When to Plant Plasticulture Strawberries

Gordon Johnson, Extension Vegetable & Fruit Specialist; gcjohn@udel.edu

Chandler has been our main plasticulture strawberry and has shown consistently high yields. For most of Delaware, the recommendation has been to plant Chandler the second week in September. However, Chandler is more sensitive to fall and winter temperatures than other varieties and in warmer conditions Chandler will put on too much growth, leading to small berries the following spring; therefore, knowing when to plant is difficult. If you could accurately predict fall and winter temperatures, you could adjust planting dates, but, of course, this is not possible.

One strategy has been to make multiple plantings of Chandler one week apart starting the second week in September. This will insure that a part of the crop will come out of winter with the proper number of crowns (not too many, not too little). Unfortunately, this means that part of the crop will be low yield and part will have small berries.

Another strategy is to switch to varieties that are less susceptible to putting on too much growth. This is where the variety Camarosa may have a fit; it is less temperature sensitive than Chandler in the fall and is not prone to putting on excessive growth. Camarosa has not performed as well on Delmarva compared to North Carolina.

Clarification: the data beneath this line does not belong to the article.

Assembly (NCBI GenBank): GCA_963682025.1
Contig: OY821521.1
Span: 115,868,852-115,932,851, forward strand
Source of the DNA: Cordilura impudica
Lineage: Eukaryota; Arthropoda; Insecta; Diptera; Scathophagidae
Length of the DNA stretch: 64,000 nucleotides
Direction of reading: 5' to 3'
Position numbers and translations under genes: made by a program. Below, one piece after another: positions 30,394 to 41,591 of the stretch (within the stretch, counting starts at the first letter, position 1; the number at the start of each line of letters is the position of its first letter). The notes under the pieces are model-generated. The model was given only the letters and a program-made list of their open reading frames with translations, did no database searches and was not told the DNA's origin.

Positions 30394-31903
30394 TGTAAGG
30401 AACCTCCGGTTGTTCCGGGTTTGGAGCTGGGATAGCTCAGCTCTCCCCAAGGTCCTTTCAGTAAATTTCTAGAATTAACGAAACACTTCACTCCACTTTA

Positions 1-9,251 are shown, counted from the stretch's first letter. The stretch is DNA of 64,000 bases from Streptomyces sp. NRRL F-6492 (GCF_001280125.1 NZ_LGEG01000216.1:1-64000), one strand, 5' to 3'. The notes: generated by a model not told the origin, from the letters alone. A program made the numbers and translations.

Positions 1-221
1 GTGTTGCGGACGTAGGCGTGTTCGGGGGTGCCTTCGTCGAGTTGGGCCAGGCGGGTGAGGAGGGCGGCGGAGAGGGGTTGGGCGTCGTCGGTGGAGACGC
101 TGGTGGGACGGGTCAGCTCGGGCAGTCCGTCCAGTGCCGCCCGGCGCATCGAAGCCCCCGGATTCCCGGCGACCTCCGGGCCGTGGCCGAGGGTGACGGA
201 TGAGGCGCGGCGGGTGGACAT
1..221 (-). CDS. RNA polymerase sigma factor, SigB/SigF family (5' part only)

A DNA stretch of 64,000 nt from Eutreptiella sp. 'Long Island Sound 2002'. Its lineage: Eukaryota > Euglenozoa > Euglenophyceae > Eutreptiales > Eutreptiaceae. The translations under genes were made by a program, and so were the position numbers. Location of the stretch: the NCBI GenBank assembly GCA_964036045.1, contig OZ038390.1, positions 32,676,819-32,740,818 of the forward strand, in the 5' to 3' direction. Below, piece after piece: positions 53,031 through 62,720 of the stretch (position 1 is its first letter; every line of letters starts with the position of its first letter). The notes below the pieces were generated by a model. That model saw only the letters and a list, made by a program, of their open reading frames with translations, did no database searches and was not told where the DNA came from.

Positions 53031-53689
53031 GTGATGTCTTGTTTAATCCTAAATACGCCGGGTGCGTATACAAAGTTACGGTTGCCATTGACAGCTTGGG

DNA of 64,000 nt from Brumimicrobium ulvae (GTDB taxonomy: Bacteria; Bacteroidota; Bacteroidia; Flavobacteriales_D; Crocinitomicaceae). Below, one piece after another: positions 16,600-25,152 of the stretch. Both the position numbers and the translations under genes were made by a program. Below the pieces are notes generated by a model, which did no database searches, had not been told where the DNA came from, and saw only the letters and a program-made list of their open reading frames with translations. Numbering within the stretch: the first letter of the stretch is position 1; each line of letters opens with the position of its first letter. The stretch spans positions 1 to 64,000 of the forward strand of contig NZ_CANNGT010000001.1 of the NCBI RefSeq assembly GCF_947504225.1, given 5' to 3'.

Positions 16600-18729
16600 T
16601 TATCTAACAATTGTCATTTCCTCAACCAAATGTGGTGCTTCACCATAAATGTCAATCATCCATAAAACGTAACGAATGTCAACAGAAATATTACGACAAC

Sweet Charlie, the early berry that also can put on a second late crop, is normally planted 7-10 days ahead of Chandler. It is not an option to replace Chandler. For other varieties being tried, we still do not have enough research in our region to know if they can be replacements for Chandler. Flavorfest has performed well but does not produce over as long of a season as Chandler.

Another strawberry that should be considered by growers is Albion, a day-neutral variety. It too is not sensitive to when it is planted in the fall. While much less productive in the main Chandler season, it has some unique properties that make it valuable to growers. First, it will give some early production, ahead of Chandler. Second, even though production is lower, it produces evenly over an extended period from April through early July. In general, it will give 5-6 weeks more production than Chandler. It is a large, firm berry, that, while not as sweet early in the season, has good quality in May and June. Research at Cornell and Penn State has shown that Albion needs much higher levels of nitrogen than the other common varieties and when fertilized properly will give higher yields over an extended period.

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